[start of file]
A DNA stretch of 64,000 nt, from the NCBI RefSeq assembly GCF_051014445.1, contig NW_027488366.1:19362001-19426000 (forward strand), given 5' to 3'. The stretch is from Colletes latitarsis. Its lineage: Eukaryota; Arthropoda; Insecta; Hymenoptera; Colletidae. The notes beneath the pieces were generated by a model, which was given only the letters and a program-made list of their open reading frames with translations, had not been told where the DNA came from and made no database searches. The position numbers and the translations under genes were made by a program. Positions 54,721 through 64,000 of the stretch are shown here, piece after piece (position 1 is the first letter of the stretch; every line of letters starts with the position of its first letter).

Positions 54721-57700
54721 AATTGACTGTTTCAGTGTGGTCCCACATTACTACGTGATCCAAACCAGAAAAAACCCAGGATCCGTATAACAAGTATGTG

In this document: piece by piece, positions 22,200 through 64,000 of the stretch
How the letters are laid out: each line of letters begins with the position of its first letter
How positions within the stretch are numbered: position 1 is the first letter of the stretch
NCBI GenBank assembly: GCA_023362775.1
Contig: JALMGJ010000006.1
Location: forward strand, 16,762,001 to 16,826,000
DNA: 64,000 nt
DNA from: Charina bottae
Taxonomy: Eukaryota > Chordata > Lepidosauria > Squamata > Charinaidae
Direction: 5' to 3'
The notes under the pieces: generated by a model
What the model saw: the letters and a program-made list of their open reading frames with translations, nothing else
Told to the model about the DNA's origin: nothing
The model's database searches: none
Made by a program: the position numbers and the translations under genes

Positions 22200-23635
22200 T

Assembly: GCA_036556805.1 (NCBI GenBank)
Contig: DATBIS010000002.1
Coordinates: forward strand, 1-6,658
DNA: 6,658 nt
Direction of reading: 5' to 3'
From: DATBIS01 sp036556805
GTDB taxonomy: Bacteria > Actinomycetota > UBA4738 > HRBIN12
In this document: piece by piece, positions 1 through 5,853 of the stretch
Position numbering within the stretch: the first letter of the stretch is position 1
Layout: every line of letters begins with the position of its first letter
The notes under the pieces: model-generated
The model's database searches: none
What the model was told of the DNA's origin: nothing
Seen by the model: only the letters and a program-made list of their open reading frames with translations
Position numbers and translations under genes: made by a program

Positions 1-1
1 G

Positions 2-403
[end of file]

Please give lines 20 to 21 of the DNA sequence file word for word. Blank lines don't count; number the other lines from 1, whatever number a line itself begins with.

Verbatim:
22200 T

Assembly: GCA_036556805.1 (NCBI GenBank)